London’s ultra-low emission zone will be extended to the entire capital starting next August, a move the mayor said would bring cleaner air to 5 million more residents.
Drivers of older, polluting cars to pay £12.50 a day to use their vehicle across Greater London from 29 August 2023.
An improved £110m scrappage scheme will be introduced to help vulnerable people and small businesses and there will be more buses in the suburbs.
the mayor, Sadiq Khan, announced the start date after a summer consultation on the scheme. It has been welcomed by green groups, clean air campaigners and some businesses, although the Conservatives have opposed the charge, saying most people in outer boroughs do not want it.
Khan said the capital’s toxic air and the climate emergency made it a public health imperative and the proceeds would go towards public transport.
Announcing the decision at the Bonus Pastor school in Lewisham, an area with dangerously poor air quality, Khan said: “The latest evidence shows that air pollution is making us sick from cradle to grave. Londoners are developing life-changing illnesses such as cancer, lung disease, dementia and asthma. And it is especially dangerous for children.”
He said the zone, which was extended from the heart of the city to districts within the North and South Circular Roads last October, had been “transformational”, reducing harmful pollution levels by almost half in central London. “Expanding Ulez London will mean 5 million more people will be able to breathe cleaner air and live healthier lives,” he said.
Khan said the rising cost of living was a key consideration and the £110m scrappage scheme would help people who needed it most to scrap or retrofit non-compliant vehicles.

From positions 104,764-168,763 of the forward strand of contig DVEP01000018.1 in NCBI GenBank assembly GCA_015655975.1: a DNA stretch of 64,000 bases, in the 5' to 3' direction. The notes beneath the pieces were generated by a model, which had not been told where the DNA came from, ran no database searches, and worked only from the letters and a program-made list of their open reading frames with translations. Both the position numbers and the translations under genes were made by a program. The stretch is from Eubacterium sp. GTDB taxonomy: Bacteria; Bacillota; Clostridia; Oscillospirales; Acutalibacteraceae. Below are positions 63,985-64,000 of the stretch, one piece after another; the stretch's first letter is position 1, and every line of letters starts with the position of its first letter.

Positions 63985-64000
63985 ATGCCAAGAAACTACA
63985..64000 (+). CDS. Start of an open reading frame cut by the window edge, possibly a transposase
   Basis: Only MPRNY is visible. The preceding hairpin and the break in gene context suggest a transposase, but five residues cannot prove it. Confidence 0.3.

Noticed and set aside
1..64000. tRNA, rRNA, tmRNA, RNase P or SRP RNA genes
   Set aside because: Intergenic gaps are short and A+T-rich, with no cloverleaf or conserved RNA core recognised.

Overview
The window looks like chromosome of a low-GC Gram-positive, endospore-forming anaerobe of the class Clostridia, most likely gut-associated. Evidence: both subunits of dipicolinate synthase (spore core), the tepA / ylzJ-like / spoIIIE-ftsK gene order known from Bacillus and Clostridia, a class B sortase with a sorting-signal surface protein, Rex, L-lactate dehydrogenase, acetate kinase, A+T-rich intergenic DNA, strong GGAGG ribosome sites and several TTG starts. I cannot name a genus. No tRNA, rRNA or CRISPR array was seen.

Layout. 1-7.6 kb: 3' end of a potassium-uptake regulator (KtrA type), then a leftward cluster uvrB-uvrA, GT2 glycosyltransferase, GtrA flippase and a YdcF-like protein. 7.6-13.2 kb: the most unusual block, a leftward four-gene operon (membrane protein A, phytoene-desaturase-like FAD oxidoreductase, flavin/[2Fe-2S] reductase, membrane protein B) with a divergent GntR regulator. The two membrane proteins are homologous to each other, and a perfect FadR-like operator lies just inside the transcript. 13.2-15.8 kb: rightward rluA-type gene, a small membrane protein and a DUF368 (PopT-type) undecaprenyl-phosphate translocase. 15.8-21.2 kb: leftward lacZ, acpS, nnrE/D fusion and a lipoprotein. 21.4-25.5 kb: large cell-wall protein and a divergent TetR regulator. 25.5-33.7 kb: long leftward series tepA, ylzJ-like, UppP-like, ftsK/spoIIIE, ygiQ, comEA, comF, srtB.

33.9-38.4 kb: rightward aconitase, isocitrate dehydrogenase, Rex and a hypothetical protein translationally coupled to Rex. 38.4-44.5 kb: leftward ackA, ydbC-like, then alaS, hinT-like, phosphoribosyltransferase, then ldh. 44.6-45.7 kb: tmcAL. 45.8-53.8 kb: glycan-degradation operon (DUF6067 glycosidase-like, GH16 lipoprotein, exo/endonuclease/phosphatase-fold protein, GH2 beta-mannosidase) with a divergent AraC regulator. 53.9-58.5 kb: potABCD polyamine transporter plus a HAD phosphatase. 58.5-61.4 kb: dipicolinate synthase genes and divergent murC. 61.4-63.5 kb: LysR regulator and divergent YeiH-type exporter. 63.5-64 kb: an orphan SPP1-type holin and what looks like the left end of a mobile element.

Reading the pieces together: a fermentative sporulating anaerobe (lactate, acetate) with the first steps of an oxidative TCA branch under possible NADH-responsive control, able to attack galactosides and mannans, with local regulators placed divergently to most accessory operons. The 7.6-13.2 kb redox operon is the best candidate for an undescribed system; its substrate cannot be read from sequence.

Alex Williams, Transport for London’s chief customer and strategy officer said the scheme would offer “unparalleled support”, extend the repayment period for some types of vehicles and groups, including disabled people, and offer more free bus passes.
He said it would be “complemented by significant improvements to the outer London bus network, making public transport a more attractive alternative to the car”.
While London has struggled economically, TfL and the mayor says the Ulez extension is designed to get the most polluting vehicles off the road rather than raise revenue, with compliance now at 94%.
Around 15% of vehicles traveling in outer London boroughs will currently be liable for the charge – 160,000 cars and 42,000 vans entering the zone daily, according to TfL estimates.
However, it expects tens of thousands of drivers to switch to compatible vehicles or other modes before the zone expands. Most petrol cars registered after 2006 or diesel cars from 2016 are exempt.
Rosamund Adoo-Kissi-Debrah, a pure air campaigner whose daughter Ella died of respiratory diseases partly caused by pollution, said it was a “step in the right direction”. She said: “When we had the inquiry we got the experts on Ella’s case to make some recommendations and everyone agreed that the Ulez extension was something that needed to be done to clean up the air in London. Clean air should be a human right .”
Muniya Barua, deputy chief executive at BusinessLDN, welcomed the move but said the mayor and TfL’s next step should be to speed up plans for a smarter road pricing scheme. “With congestion costing the economy over £5 billion a year and a 27% reduction in car miles required to reach our net zero target, this must be a priority.”
Conservatives in the Greater London Assembly condemned the move and warned it could still be stopped by a legal challenge, with around 60% of respondents to the hearing opposing the extension.
Nick Rogers, GLA Conservative transport spokesman, said: “Now is not the time to hammer Londoners with a £12.50 daily living cost. Residents have made their views very clear to the Mayor: they do not want the Ulez extension.”